Homosexuality among the Celts
Aristotle stated that the Celts esteemed homosexuality." In addition, Diodorus Siculus wrote in the first century B.C., "The men are much keener on their own sex; they lie around on animal skins and enjoy themselves, with a lover on each side. Furthermore, this isn't looked down on, or regarded in any way disgraceful."
Homosexuality among the America Indians
Pre-Columbian Americas: In North America, the Spanish and French explorers and missionaries who visited the New World quickly became aware of widespread Indian transvestism (men dressing as women) and homosexuality. Writing in 1776, Father Charlevoix, a Jesuit priest, found the Iroquois to have “an excess of effeminacy and lewdness. There are men unashamed to wear women’s clothing and to practice all the occupations of women, from which follows corruption that I cannot express. They pretend that its usage comes from their religion. These effeminates never marry and abandon themselves to the most infamous passions.”
Greenberg reports that there was widespread male homosexuality among the Mayans in Central America: “A strong homosexual component pervades close friendships of young married Mayan men as well as bachelors in southern Mexico and among Guatemalan Indians.”
Among the Aztecs, “Sodomy was virtually universal, involving even children as young as six. Cortez also found sodomy to be widespread among the Aztecs, and admonished them to give it up – along with human sacrifice and cannibalism. One of the Aztec gods, Xochipili, was the patron of male homosexuality and male prostitution.”
Homosexuality in ancient Mesopotamia
Certain other ancient societies provide some evidence in regards to the history of homosexuality. Gordon J Wenham in "The Old Testament Attitude to Homosexuality" refers to Homosexualität Reallexicon der Assyriologie (4. 559-68) as a prime source, and states,
From iconographic evidence dating from 3000 BC to the Christian era it is clear that homosexual practice was an accepted part of the Mesopotamian scene. This conclusion is confirmed by many literary and legal texts in which homosexual activity is mentioned.
Within the Middle Assyrian Laws (c. 1450-1250 B.C.) does seem to provide one or two relevant laws. MAL 19 provides a penalty for false accusation of passive homosexuality, requiring the false witness to be beaten, fined and suffer a mark of shame on him.
MAL 20 is more specific, "If a man has lain with his male friend and a charge is brought and proved against him, the same thing shall be done to him and he shall be made a eunuch."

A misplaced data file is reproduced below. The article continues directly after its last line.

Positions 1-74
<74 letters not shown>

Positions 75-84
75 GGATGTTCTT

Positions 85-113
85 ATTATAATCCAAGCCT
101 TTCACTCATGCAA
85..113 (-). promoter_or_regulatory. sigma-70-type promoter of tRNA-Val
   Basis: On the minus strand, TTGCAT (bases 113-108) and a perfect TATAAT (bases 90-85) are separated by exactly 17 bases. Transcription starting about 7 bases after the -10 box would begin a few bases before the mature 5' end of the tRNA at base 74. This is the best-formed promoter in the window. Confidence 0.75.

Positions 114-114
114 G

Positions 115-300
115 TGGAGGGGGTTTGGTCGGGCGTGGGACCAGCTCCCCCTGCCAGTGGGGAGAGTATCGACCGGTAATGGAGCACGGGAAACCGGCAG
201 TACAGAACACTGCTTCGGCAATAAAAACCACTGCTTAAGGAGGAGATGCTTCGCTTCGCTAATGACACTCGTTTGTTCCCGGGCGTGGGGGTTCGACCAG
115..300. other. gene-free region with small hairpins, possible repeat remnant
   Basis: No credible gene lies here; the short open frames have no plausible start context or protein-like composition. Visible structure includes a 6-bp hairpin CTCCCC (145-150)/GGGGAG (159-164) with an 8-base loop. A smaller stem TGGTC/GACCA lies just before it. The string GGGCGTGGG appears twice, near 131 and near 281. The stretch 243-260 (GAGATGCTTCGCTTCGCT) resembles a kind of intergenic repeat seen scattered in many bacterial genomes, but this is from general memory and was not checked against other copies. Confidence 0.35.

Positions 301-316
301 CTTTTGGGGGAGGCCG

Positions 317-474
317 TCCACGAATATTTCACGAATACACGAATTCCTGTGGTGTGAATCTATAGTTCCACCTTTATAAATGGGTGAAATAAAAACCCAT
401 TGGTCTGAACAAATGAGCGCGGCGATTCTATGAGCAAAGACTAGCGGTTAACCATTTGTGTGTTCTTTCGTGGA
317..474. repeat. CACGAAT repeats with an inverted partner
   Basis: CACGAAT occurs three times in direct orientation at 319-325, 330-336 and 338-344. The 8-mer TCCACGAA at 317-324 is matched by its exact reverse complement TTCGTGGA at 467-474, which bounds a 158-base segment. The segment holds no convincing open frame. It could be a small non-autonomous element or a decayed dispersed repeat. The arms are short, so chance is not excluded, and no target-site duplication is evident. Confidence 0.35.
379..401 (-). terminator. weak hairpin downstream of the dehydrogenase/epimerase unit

This is what Cardascia, Les lois assyriennes, 134-35 suggests. Bottero and Petschow in Reallexicon der Assyriologie 4, 462 are more dogmatic. 'The verb niku/ náku ... implies a certain constraint on the part of the protagonist. Its literal translation would be "to do violence to" and almost "violate". It is precisely because the victim submits to violence that obliges its author to submit in his turn to violence himself. Unlike in the Bible where both parties are guilty and are to be punished, (Lv. 18:22; 20:13) here only the active male partner is punished.
He further states,
Nor were homosexuals shut away in Mesopotamia. There were homosexual cult prostitutes, who took part in public processions, singing, dancing, wearing costumes, sometimes wearing women's clothes and carrying female symbols, even at times pretending to give birth...Sometimes they are called 'dogs'. 'It therefore appears that these types of person, as in other places and periods including our own, formed a shady sub-culture where all sorts of ambiguities, mixtures and transformations were possible.
Greenberg states that in Mesopotamiam Hammurabi, the author of the famous legal code bearing his name, had male lovers (Greenberg, p. 126)
In addition, it is understood that Assyrian men prayed for divine blessing on homosexual love. This is seen to stand in contrast to the Bible, which nowhere offers sanction for homoeroticism, in contrast to its explicit Divine blessing on heterosexual relations in marriage. The Bible is also seen to separately forbid homosexual activity near the Temple, (Dt. 23:17,18) this likely being homosexual prostitutes, called dogs.
The Reallexicon der Assyriologie concludes:
Homosexuality in itself is thus nowhere condemned as licentiousness, as immorality, as social disorder, or as transgressing any human or divine law. Anyone could practise it freely, just as anyone could visit a prostitute, provided it was done without violence and without compulsion, and preferably as far as taking the passive role was concerned, with specialists. 
The Bible states that because of such immorality the Lord drove out the people whose land Israel possessed. (Dt. 9:3-5; 18:12)
Among the Hittites, Law 189 states, If a man violates his daughter it is a capital crime. If a man violates his son, it is a capital crime. However, the violation here may be more due to its incestuous nature, than the homosexual aspect.
Homosexuality among the Jews